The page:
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Journal of Computer-Aided Molecular Design

, Volume 31, Issue 1, pp 1–19 | Cite as

Overview of the SAMPL5 host–guest challenge: Are we doing better?

  • Jian Yin
  • Niel M. Henriksen
  • David R. Slochower
  • Michael R. Shirts
  • Michael W. Chiu
  • David L. Mobley
  • Michael K. Gilson
Article

Abstract

The ability to computationally predict protein-small molecule binding affinities with high accuracy would accelerate drug discovery and reduce its cost by eliminating rounds of trial-and-error synthesis and experimental evaluation of candidate ligands. As academic and industrial groups work toward this capability, there is an ongoing need for datasets that can be used to rigorously test new computational methods. Although protein–ligand data are clearly important for this purpose, their size and complexity make it difficult to obtain well-converged results and to troubleshoot computational methods. Host–guest systems offer a valuable alternative class of test cases, as they exemplify noncovalent molecular recognition but are far smaller and simpler. As a consequence, host–guest systems have been part of the prior two rounds of SAMPL prediction exercises, and they also figure in the present SAMPL5 round. In addition to being blinded, and thus avoiding biases that may arise in retrospective studies, the SAMPL challenges have the merit of focusing multiple researchers on a common set of molecular systems, so that methods may be compared and ideas exchanged. The present paper provides an overview of the host–guest component of SAMPL5, which centers on three different hosts, two octa-acids and a glycoluril-based molecular clip, and two different sets of guest molecules, in aqueous solution. A range of methods were applied, including electronic structure calculations with implicit solvent models; methods that combine empirical force fields with implicit solvent models; and explicit solvent free energy simulations. The most reliable methods tend to fall in the latter class, consistent with results in prior SAMPL rounds, but the level of accuracy is still below that sought for reliable computer-aided drug design. Advances in force field accuracy, modeling of protonation equilibria, electronic structure methods, and solvent models, hold promise for future improvements.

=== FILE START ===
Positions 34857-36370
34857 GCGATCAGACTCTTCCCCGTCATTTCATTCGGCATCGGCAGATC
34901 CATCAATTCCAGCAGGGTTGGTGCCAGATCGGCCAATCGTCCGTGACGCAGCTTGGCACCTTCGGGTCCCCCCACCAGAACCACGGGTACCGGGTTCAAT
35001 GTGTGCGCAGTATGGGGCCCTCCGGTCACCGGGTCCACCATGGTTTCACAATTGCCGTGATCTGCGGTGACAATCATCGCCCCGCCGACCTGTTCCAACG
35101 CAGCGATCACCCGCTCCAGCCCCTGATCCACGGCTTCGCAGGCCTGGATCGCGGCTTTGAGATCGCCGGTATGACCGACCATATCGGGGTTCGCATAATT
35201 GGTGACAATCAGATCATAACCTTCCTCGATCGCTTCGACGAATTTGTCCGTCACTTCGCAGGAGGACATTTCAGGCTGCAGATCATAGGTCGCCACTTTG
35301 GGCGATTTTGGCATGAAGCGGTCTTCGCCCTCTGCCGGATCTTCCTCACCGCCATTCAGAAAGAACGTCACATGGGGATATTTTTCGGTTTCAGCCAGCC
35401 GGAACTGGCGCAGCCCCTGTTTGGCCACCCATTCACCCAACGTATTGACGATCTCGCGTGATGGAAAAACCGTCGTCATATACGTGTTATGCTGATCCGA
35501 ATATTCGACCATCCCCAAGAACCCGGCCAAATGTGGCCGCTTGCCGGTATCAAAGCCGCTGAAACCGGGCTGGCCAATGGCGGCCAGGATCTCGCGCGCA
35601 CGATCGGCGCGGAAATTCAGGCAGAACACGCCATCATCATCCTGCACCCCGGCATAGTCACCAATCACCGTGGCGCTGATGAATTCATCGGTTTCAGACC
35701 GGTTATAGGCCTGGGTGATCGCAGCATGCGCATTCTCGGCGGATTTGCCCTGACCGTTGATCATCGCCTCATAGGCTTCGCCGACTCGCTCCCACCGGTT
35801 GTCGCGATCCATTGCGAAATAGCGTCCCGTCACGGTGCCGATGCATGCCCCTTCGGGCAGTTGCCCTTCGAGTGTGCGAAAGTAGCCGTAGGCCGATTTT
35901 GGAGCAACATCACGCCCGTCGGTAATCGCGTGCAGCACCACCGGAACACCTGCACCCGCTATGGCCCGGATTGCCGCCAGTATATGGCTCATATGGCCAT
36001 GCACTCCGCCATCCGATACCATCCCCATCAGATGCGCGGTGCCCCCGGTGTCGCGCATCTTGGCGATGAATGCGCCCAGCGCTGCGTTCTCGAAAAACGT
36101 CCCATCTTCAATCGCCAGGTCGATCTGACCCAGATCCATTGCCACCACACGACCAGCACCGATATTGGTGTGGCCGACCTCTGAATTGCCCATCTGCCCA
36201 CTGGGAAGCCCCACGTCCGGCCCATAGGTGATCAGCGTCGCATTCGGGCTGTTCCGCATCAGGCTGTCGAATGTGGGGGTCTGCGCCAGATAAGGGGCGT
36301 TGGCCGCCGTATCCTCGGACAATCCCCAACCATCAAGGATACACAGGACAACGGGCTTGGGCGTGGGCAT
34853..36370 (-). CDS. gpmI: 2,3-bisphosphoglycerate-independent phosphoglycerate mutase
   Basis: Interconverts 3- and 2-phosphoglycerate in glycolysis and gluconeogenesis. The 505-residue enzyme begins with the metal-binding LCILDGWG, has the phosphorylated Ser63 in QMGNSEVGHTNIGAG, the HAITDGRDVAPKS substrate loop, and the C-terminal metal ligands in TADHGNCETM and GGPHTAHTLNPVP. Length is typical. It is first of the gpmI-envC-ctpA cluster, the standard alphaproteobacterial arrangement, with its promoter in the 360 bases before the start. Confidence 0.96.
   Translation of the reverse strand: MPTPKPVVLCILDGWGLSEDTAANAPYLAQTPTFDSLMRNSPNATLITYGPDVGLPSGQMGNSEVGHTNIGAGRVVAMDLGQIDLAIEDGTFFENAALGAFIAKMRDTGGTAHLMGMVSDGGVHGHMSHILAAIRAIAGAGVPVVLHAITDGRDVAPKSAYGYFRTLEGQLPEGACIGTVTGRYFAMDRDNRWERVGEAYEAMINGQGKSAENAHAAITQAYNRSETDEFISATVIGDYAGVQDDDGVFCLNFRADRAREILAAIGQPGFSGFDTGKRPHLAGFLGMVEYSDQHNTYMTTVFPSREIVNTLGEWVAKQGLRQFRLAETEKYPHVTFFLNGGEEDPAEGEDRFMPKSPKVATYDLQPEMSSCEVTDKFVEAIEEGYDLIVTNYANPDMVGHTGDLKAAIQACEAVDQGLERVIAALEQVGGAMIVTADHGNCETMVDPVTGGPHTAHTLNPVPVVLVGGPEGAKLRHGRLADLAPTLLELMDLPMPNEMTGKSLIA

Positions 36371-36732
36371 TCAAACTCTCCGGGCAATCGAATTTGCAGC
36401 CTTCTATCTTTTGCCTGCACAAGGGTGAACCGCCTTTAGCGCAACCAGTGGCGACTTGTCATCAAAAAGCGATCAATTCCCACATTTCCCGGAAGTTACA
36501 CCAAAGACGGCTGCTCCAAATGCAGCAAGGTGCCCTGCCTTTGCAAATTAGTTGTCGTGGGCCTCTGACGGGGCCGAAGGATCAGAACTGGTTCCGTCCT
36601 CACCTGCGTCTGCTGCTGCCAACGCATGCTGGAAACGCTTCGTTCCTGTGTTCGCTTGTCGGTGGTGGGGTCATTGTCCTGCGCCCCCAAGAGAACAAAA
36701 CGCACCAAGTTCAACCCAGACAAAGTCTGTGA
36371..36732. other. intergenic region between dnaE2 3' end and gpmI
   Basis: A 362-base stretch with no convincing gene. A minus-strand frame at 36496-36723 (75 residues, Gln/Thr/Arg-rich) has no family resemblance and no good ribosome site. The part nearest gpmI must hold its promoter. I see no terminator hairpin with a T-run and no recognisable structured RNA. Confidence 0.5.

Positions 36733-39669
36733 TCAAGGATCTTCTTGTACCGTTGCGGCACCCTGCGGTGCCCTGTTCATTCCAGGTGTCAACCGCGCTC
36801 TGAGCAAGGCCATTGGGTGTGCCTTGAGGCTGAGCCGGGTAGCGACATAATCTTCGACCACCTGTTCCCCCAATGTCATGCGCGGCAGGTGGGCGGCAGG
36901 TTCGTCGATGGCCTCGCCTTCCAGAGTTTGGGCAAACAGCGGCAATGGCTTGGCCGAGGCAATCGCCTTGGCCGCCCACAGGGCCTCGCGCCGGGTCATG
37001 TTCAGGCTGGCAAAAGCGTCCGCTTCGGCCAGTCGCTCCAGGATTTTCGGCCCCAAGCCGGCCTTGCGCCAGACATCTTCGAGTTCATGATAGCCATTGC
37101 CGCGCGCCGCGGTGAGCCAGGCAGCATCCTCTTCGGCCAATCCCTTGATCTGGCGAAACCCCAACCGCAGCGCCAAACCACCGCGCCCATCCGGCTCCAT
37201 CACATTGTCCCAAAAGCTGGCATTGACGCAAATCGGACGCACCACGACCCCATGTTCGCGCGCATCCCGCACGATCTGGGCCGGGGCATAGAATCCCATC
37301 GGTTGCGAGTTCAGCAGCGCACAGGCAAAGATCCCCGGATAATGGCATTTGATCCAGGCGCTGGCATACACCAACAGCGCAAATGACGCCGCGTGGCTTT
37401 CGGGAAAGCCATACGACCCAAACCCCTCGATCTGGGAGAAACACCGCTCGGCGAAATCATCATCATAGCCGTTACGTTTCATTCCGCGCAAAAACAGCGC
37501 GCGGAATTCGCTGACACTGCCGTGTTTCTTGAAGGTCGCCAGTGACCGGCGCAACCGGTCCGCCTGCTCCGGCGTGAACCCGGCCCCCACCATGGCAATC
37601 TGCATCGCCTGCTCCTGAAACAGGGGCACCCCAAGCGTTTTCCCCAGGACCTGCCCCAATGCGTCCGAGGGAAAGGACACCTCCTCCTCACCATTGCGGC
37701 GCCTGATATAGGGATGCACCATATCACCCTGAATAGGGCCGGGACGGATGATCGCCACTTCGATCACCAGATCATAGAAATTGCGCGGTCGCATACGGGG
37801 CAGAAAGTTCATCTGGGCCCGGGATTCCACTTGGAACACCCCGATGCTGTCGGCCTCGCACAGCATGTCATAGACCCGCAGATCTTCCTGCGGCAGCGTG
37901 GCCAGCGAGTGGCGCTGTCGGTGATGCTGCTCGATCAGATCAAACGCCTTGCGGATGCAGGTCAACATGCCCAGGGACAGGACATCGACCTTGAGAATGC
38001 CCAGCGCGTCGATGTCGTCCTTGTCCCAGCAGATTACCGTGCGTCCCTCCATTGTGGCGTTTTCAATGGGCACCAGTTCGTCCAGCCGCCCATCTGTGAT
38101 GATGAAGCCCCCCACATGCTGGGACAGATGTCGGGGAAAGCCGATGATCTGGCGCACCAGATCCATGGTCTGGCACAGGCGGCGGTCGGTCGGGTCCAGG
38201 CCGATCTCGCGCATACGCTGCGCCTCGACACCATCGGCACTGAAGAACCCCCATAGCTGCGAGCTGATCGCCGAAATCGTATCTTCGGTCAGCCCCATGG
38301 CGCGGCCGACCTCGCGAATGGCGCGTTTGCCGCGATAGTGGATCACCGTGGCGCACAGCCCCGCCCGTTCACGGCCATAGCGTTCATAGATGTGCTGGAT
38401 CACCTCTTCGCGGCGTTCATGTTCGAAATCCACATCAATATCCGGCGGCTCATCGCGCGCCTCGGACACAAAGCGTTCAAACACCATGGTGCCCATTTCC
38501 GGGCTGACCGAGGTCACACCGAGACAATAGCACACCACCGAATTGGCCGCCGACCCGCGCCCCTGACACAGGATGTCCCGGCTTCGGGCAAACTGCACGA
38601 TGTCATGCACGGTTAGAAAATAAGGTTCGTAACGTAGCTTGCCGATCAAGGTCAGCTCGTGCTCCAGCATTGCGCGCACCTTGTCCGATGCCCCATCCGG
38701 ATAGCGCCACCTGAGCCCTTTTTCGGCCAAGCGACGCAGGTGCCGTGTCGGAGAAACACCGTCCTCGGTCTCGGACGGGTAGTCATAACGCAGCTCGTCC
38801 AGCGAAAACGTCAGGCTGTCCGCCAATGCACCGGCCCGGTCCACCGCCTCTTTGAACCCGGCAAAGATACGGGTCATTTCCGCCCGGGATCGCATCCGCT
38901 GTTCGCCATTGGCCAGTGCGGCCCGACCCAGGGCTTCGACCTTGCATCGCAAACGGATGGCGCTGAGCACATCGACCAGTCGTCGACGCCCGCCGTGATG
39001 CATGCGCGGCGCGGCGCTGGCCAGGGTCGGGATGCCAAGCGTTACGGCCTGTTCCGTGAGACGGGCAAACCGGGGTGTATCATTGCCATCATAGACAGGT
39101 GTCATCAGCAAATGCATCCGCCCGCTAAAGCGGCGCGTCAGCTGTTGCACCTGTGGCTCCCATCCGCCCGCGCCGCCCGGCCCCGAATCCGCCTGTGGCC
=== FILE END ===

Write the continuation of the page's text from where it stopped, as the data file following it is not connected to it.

Keywords

Host–guest Molecular recognition Computer-aided drug design Blind challenge Binding affinity 

Notes

Acknowledgments

We thank Dr. Pär Söderhjelm for helpful discussion on the error analysis and Dr. Ulf Ryde for helpful comments on the manuscript. M.K.G. thanks the National Institutes of Health (NIH) for Grants GM061300 and U01GM111528 and the Air Force Office of Scientific Research (AFOSR) for Basic Research Initiative (BRI) Grant (FA9550-12-1-6440414). D.L.M appreciates financial support from the National institutes of Health (1R01GM108889-01) and the National Science Foundation (CHE 1352608). The contents of this publication are solely the responsibility of the authors and do not necessarily represent the official views of the NIH, NSF or AFOSR. M.K.G. has an equity interest in, and is a cofounder and scientific advisor of VeraChem LLC.

Supplementary material

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Copyright information

© Springer International Publishing Switzerland 2016

Authors and Affiliations

  • Jian Yin
    • 1
  • Niel M. Henriksen
    • 1
  • David R. Slochower
    • 1
  • Michael R. Shirts
    • 2
  • Michael W. Chiu
    • 3
  • David L. Mobley
    • 4
  • Michael K. Gilson
    • 1
  1. 1.Skaggs School of Pharmacy and Pharmaceutical SciencesUniversity of California San DiegoLa JollaUSA
  2. 2.Department of Chemical and Biological EngineeringUniversity of Colorado BoulderBoulderUSA
  3. 3.Qualcomm InstituteUniversity of California, San DiegoLa JollaUSA
  4. 4.Departments of Pharmaceutical Sciences and ChemistryUniversity of California IrvineIrvineUSA

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